FAA: 59 Problems Reported in Boeing Wiring, Plumbing
The Federal Aviation Administration has received 59 reports of faulty wiring or plumbing in cargo-hold and engine fire-suppression systems of Boeing commercial jets since 1981, officials said.
FAA officials said 32 of the problems were found by airlines between March, 1988, and Jan. 31, when the agency issued an airworthiness directive ordering checks of all Boeing aircraft built since Dec. 31, 1980, and flown by U.S. operators, covering 741 planes in all.
The other 27 problems have been found since Jan. 31, the latest on Thursday.
None of the discrepancies directly affected the airworthiness of the aircraft, the FAA said in a news release, but the agency said flight crews could have been misled into taking the wrong action during an in-flight engine or cargo compartment fire.
All of the problems were corrected before the planes were returned to service, the FAA said.
Of the 27 problems found since the Jan. 31 order, six were on U.S. aircraft and 21 on foreign planes.
Eleven of the problems were in engine fire warning and suppression systems: five on 737-300s and 737-400s, three in 767s, two in 757s and one in a 747. Sixteen problems were found in cargo compartment fire warning and suppression systems, 13 in 747s and three in 767s.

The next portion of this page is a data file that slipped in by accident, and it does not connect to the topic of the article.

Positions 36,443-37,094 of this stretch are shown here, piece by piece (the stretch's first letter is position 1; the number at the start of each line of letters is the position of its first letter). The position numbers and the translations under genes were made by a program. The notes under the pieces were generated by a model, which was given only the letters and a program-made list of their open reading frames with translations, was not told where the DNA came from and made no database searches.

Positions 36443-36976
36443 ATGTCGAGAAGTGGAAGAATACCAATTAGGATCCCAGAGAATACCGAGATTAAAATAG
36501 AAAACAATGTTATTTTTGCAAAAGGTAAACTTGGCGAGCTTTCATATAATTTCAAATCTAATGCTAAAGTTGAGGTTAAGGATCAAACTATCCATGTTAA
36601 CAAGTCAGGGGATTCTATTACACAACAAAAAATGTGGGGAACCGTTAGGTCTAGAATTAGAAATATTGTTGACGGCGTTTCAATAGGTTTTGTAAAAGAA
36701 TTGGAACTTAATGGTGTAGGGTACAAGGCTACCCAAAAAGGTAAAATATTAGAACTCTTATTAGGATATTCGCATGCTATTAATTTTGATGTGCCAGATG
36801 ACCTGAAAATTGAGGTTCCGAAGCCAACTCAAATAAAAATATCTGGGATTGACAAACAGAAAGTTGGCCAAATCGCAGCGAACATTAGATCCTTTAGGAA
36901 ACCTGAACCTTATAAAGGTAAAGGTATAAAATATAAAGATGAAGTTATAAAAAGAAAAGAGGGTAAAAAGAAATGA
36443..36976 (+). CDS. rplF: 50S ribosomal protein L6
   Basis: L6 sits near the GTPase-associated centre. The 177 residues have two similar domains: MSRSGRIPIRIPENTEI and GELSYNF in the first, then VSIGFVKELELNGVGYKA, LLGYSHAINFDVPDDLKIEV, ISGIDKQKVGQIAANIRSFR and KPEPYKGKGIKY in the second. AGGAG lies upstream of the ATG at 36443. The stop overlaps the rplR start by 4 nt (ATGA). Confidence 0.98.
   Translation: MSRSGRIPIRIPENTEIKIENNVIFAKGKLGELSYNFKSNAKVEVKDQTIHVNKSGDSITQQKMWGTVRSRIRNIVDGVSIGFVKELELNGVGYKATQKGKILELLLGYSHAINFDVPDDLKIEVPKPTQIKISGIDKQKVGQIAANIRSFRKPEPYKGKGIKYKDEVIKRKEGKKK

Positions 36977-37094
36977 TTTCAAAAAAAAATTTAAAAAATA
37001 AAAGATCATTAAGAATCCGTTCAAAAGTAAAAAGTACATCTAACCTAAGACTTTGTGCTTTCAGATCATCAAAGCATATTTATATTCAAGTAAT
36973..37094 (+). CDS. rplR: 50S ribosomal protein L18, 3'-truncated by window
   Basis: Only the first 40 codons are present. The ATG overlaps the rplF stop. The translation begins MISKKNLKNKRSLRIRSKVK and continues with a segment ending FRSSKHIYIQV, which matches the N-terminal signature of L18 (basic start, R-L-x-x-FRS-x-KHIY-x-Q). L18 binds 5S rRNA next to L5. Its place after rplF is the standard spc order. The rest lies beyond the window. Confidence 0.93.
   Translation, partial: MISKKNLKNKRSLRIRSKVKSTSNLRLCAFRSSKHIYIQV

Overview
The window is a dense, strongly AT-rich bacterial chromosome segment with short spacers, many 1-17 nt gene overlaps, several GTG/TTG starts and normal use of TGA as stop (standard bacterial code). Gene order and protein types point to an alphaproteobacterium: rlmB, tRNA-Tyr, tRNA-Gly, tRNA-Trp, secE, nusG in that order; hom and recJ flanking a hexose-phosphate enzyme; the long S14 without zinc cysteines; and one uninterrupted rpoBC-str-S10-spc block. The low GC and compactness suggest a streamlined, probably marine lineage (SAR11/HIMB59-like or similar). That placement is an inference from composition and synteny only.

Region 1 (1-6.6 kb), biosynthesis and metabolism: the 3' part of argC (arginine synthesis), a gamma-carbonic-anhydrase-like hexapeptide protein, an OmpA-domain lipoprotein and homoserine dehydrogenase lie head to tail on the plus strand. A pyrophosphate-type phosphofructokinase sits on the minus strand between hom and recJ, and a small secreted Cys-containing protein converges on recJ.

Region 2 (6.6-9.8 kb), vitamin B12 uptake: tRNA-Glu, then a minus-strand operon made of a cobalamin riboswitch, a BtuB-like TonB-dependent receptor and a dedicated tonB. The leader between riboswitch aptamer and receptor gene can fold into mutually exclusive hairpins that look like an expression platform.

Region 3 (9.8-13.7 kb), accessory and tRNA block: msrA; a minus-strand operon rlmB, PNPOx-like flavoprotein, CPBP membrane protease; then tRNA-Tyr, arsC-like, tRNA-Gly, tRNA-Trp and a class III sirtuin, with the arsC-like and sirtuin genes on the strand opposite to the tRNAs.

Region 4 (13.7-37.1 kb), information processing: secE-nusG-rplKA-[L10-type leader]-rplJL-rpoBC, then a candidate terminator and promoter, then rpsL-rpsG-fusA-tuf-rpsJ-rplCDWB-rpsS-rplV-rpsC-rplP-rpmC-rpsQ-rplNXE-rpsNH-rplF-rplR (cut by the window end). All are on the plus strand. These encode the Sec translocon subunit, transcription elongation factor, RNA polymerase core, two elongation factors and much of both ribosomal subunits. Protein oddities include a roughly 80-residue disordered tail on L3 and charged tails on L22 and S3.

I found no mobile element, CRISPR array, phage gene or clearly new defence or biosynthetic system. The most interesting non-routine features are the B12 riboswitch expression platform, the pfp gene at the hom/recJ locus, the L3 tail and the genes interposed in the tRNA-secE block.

Boeing Co. said it is redesigning some parts and overhauling test procedures to prevent errors.
Meanwhile, a letter dated Jan. 26 from Leroy Keith, local manager of the FAA’s Aircraft Certification Service, to Boeing officials renewed concerns about delays in reporting safety problems to the federal agency, the Seattle Post-Intelligencer reported Friday.
Boeing learned of crossed wires in a 757 cargo fire-suppression system last August but reported the problem four months later, Keith noted.
“Until now, I had been encouraged that there were definite improvements,” his letter said. “The 757 issue, however, indicates that more needs to be done.”